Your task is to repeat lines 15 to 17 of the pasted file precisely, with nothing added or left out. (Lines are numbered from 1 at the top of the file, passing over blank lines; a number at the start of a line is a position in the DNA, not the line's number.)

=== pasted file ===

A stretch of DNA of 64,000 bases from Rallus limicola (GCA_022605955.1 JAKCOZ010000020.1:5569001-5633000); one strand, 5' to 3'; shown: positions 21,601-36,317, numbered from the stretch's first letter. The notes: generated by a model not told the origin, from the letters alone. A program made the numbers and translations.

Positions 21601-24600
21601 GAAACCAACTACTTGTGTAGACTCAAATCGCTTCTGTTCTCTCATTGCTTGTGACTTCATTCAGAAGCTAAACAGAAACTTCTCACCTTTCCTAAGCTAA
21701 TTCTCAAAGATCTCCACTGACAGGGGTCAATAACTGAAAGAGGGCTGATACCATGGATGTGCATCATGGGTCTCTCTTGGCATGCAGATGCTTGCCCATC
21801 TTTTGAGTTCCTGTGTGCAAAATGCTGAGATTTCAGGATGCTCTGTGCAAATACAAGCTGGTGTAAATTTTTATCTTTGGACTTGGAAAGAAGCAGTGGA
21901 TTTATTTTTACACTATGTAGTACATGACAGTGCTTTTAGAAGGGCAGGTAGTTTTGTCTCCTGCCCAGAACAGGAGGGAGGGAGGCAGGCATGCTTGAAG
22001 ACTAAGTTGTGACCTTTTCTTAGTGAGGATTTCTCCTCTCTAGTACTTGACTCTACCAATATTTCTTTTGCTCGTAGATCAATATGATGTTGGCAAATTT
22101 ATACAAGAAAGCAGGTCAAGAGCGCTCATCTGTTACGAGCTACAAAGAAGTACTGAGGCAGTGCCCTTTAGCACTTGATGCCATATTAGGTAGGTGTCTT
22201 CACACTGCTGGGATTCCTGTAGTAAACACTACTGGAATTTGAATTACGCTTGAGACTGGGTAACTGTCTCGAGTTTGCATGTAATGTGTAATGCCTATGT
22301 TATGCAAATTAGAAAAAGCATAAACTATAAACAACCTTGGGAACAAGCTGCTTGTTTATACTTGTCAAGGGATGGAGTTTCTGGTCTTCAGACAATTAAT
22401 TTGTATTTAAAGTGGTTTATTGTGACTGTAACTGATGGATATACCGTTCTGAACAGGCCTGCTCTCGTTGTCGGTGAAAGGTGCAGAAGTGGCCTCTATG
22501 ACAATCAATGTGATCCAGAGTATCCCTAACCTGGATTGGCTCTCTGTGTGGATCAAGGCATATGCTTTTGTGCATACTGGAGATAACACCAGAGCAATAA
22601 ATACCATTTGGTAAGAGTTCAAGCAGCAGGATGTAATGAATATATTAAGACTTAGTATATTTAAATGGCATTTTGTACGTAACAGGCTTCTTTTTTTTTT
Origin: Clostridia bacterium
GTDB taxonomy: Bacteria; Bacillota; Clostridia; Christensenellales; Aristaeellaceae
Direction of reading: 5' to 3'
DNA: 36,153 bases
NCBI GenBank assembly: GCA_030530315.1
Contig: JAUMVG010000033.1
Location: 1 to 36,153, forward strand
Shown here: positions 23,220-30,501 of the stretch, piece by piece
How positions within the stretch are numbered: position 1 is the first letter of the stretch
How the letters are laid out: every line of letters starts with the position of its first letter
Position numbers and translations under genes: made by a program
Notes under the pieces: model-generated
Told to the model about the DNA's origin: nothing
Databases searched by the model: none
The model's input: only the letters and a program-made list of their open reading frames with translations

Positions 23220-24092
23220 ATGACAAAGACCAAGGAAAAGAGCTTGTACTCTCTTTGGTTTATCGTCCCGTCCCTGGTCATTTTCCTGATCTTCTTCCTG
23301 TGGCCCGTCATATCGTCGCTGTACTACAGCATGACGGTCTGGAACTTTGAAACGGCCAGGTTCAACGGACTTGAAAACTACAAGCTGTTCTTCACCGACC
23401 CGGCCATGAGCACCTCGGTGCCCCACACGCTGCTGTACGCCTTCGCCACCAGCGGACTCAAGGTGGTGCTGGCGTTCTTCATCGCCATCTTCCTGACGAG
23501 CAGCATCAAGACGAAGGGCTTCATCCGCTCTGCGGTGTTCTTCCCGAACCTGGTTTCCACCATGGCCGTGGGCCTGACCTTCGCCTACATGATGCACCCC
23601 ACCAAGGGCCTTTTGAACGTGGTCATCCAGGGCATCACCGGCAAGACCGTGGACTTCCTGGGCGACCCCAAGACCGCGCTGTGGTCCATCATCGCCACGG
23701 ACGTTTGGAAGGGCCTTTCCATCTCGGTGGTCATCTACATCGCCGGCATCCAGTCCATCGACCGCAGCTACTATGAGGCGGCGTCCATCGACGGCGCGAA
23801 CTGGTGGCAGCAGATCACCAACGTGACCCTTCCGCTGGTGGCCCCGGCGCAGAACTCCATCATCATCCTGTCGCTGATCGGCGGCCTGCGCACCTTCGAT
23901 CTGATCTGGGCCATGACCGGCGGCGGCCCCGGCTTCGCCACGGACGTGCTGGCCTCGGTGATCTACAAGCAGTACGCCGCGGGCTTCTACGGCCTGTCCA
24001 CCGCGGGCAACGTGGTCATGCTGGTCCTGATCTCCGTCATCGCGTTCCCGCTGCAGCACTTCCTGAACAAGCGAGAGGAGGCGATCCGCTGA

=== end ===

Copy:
GTDB taxonomy: Bacteria; Bacillota; Clostridia; Christensenellales; Aristaeellaceae
Direction of reading: 5' to 3'
DNA: 36,153 bases